There’s No Such Thing as Bad Publicity

Dear Editor,

I am planning a trip to the island in a few months, and a friend of mine from down there has been passing Tradewinds on to me.

I’ll admit that I was a tad bit shocked that you mentioned the sale of a substantial piece of property by Kenny Chesney as front-page news a few weeks ago. I know that many celebrities, not just Mr. Chesney, enjoy visiting the island because of the privacy that it affords to them. At the same time, I believe that Mr. Chesney has been very open with the fact that he owns property on St. John and about his life there. Some recent examples were the Blender Magazine article and, of course, his People magazine “exclusive” that he SOLD to them after his marriage on island last May. While I believe that everyone has the right to privacy, I think Mr. Chesney’s actions have contributed to the current media climate there. And I am sorry for all of you who have had tabloid reporters and paparazzi trudging around your private oasis for months now. You are not used to the media attention. Mr. Chesney, however, is a whole different matter. That is part of the price of fame, unfortunately.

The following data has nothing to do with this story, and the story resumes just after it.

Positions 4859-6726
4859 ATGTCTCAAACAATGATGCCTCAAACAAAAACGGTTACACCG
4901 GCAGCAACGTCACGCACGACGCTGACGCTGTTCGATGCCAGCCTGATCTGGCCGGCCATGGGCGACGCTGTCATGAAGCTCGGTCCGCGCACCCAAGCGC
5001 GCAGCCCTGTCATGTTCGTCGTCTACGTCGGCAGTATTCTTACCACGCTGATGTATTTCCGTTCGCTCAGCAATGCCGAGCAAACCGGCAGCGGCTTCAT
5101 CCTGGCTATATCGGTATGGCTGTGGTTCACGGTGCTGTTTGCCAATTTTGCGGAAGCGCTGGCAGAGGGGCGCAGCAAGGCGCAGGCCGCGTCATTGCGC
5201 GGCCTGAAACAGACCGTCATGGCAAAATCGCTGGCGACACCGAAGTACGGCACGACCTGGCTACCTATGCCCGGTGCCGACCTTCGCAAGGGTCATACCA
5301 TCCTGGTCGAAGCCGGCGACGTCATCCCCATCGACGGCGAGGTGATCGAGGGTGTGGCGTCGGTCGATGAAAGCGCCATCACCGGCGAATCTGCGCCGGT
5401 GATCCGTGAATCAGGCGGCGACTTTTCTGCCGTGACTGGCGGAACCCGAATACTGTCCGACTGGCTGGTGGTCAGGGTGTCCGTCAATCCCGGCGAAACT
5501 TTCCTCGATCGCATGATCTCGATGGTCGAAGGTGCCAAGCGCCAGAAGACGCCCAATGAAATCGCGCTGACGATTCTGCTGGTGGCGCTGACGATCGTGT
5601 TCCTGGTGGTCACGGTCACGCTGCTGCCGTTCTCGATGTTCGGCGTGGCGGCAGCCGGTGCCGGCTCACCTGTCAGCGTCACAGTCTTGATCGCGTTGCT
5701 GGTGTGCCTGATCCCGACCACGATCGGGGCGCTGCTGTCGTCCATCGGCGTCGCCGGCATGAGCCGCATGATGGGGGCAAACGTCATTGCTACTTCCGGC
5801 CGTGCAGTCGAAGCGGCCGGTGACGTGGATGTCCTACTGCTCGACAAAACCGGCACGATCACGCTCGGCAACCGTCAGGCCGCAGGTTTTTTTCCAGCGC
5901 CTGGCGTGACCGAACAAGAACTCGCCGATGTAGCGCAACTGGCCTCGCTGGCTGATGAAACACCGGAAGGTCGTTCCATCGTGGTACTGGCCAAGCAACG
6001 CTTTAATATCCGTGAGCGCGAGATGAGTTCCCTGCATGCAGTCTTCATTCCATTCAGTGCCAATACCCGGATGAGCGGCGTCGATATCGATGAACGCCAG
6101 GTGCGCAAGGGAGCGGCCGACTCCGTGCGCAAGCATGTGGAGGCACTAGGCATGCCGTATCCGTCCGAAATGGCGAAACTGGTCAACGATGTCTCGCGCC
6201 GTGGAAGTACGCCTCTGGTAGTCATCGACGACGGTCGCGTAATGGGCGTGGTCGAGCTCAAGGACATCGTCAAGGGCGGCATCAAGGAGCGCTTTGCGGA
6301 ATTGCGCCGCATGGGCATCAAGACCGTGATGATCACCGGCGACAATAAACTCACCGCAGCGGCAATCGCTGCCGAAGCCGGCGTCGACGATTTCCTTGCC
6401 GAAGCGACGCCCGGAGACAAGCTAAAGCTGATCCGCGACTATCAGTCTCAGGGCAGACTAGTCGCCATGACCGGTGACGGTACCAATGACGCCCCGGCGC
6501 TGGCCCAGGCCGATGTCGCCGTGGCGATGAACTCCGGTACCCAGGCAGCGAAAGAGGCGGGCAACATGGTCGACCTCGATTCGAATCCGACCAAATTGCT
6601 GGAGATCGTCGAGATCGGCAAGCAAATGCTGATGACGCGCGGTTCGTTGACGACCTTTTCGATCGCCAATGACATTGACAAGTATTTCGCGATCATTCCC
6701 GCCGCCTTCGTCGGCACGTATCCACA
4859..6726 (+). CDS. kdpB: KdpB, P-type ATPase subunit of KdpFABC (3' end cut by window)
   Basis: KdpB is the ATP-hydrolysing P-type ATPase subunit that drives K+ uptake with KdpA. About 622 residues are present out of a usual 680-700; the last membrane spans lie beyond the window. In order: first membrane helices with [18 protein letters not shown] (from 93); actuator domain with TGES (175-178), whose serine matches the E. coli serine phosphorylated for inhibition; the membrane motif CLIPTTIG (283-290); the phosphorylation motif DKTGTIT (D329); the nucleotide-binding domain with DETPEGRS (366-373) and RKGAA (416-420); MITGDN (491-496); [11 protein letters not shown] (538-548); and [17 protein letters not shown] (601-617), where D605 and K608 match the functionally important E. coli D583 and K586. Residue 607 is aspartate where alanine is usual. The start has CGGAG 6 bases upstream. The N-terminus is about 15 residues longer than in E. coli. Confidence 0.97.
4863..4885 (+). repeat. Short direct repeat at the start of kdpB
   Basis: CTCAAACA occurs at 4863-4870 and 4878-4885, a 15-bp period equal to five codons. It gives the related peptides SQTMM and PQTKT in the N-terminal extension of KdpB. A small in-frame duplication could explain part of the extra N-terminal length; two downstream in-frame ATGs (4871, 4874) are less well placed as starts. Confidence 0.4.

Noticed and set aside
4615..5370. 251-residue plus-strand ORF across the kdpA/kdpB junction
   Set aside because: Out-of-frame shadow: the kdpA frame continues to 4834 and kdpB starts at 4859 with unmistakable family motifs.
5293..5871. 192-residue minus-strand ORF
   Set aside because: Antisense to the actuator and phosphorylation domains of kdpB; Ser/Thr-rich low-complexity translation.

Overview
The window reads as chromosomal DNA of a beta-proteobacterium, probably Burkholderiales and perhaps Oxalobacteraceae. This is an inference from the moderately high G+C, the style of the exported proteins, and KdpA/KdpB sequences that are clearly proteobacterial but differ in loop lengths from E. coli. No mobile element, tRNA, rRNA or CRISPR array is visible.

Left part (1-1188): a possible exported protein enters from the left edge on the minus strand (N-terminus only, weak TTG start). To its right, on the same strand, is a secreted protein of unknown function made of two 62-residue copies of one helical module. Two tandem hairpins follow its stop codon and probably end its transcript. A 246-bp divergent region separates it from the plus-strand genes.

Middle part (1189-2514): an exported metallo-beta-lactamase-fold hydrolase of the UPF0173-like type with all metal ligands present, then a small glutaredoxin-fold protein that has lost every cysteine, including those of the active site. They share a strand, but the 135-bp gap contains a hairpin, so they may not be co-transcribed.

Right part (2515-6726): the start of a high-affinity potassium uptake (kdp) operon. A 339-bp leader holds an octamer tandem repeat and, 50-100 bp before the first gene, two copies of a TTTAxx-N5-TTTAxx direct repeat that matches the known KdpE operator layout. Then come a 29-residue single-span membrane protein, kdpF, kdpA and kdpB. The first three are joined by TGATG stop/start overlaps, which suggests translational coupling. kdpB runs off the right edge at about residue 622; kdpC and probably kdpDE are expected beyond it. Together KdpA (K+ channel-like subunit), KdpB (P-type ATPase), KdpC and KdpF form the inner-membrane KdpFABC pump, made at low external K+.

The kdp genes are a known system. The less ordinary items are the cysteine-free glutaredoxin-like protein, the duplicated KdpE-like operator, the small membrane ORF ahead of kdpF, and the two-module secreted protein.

As a former newspaper journalist and a current PR practitioner, I had no issues with your coverage. I’m assuming any time a high-profile piece of land is up for sale it is news. And, of course, I am sure that your readers were interested or it would not have made your budget for the week. You would not have wasted your reporter’s resources on putting all the information together. If that’s not the case and it was done just because it was Mr. Chesney, well then shame on you. Of course, there were details in the article that I’m sure Mr. Chesney did not want out, but that doesn’t mean that they aren’t public record.

I was very dismayed by the two anonymous letters to the editor that were published this week. First of all, I questioned the validity of the letters and wondered about the source because the person refused to sign their names. Why is that? Because they are afraid that the mealticket Mr. Chesney has written for their organization will be taken away? Or is it because they have close personal ties with Mr. Chesney and needed to protect their own interests? Either way, I came away from those letters thinking that they see Mr. Chesney as a walking checkbook and care less about his privacy and more about the financial support they receive from him.

My experience of Mr. Chesney is that he seems to be a genuine man who cares very much about St. John. Just because he is selling one piece of property does not mean he is leaving your island. He values the island lifestyle. He is also a celebrity and has dealt with much worse media attention and is used to this kind of treatment. If he has a problem with your coverage of him, I am sure he will contact you and I hope we will all see that letter. But in PR, we have a little saying that there’s no such thing as bad publicity, and I’m sure Mr. Chesney feels the same way.

Laura Richards